Early resumption of sexual activity following voluntary medical male circumcision in Botswana: A qualitative study
Ledikwe, Jenny H.
Ramabu, Nankie M.
Spees, Lisa P.
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CitationLedikwe, Jenny H., Nankie M. Ramabu, Lisa P. Spees, Scott Barnhart, Conrad Ntsuape, Bazghina-werq Semo, and Kathleen E. Wirth. 2017. “Early resumption of sexual activity following voluntary medical male circumcision in Botswana: A qualitative study.” PLoS ONE 12 (11): e0186831. doi:10.1371/journal.pone.0186831. http://dx.doi.org/10.1371/journal.pone.0186831.
AbstractUnprotected sexual intercourse after undergoing voluntary medical male circumcision but prior to complete wound healing can lead to major adverse events including HIV acquisition. To better understand perceptions related to early resumption of sex prior to wound healing, 27 focus group discussions were conducted among 238 adult men, women, and community leaders in Botswana. Median age among all participants was 31 years of whom 60% were male and 51% were either employed and receiving salary or self-employed. Only 12% reported being currently married. Pain, not risk of HIV acquisition, was perceived as the main adverse consequence of early resumption of sex. In fact, no participant mentioned that early resumption of sex could lead to an increase in HIV risk. Demonstrating masculinity and virility, fear of losing female partners, and misperception about post-operative wound healing also played key roles in the decision to resume sex prior to complete wound healing. Findings from this study highlight a potentially widespread lack of awareness of the increased risk of HIV acquisition during the wound healing period. Strengthening post-operative counseling and identifying strategies to discourage the early resumption of sex will be increasingly important as older men and HIV-positive men seek voluntary medical male circumcision services.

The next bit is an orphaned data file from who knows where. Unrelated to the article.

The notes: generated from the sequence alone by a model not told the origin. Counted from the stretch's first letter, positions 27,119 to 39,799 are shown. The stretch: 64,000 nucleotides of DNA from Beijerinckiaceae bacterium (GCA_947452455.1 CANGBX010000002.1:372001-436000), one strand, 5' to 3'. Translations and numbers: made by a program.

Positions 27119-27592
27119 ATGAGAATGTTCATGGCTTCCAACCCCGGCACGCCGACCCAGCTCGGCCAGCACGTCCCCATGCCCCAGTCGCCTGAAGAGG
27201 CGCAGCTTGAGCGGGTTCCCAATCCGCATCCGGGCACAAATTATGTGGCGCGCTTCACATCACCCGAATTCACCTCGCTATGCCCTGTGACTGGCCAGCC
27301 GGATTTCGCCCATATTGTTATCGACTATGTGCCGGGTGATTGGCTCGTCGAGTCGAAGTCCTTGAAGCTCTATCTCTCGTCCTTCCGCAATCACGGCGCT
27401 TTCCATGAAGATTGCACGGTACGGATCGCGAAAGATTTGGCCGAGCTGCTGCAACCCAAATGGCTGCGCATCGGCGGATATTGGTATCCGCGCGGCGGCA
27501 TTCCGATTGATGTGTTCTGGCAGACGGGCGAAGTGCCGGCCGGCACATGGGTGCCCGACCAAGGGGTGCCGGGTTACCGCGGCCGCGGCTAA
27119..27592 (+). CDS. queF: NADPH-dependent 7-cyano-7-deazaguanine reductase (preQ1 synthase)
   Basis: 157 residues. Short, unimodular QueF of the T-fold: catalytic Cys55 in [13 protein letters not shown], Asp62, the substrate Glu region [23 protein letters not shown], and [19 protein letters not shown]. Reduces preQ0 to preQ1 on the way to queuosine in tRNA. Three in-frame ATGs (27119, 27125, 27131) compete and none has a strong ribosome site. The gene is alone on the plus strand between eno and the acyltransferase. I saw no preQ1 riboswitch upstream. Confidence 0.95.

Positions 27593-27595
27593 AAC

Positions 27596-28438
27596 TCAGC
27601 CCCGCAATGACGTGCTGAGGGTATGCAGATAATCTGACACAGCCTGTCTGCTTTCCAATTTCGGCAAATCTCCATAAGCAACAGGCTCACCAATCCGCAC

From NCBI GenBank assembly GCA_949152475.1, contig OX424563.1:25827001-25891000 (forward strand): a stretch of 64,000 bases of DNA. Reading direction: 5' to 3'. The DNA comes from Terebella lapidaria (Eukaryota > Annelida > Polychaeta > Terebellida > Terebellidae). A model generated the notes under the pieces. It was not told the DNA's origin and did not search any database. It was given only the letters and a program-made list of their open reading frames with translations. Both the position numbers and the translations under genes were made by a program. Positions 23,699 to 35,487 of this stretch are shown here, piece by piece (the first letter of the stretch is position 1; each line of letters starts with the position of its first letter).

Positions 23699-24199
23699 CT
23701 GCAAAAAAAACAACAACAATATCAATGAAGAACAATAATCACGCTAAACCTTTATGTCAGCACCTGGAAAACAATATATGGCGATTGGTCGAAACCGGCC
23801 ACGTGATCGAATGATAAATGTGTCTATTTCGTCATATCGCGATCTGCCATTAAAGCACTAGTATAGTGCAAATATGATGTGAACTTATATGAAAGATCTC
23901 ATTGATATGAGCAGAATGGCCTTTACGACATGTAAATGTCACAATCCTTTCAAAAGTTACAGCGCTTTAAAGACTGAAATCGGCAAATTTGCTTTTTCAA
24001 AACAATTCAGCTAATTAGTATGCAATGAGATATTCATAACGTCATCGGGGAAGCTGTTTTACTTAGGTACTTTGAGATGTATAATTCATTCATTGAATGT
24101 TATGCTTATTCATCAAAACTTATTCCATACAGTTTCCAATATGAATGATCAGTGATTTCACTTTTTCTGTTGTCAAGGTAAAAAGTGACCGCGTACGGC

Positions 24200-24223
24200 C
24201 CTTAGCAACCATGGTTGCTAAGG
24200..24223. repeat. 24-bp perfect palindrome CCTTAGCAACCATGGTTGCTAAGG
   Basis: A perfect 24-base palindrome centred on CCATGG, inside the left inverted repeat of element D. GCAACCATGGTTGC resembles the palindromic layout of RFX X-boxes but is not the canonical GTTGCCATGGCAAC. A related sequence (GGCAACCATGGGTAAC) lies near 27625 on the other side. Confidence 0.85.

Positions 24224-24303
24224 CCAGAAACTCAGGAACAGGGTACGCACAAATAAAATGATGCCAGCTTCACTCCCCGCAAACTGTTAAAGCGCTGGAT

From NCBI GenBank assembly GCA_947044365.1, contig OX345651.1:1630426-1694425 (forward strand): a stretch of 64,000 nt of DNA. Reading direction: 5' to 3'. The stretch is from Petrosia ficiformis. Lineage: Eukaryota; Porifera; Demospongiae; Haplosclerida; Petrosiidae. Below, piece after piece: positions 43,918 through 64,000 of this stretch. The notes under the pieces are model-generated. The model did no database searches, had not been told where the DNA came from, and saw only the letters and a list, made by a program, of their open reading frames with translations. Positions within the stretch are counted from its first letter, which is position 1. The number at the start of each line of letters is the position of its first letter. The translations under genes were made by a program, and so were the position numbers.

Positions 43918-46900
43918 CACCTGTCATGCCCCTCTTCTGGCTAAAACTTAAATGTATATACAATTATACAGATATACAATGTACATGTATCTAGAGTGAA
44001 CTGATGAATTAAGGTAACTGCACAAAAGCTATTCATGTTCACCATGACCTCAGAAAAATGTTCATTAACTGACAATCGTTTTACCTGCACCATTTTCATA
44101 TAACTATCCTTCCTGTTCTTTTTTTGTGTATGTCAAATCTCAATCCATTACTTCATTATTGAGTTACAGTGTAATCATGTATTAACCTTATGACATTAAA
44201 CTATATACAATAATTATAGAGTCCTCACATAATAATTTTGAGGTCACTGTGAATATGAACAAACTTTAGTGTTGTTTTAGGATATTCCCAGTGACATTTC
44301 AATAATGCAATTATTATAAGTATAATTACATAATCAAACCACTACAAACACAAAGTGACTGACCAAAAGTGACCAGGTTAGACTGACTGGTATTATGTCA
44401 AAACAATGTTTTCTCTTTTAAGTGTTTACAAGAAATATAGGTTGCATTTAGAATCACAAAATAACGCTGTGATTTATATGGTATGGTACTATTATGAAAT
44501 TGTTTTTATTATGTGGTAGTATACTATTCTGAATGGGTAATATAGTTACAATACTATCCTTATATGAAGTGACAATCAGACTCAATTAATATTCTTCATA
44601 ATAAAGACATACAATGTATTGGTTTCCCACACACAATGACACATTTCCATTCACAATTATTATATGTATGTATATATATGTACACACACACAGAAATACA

Citable link to this pagehttp://nrs.harvard.edu/urn-3:HUL.InstRepos:34493319
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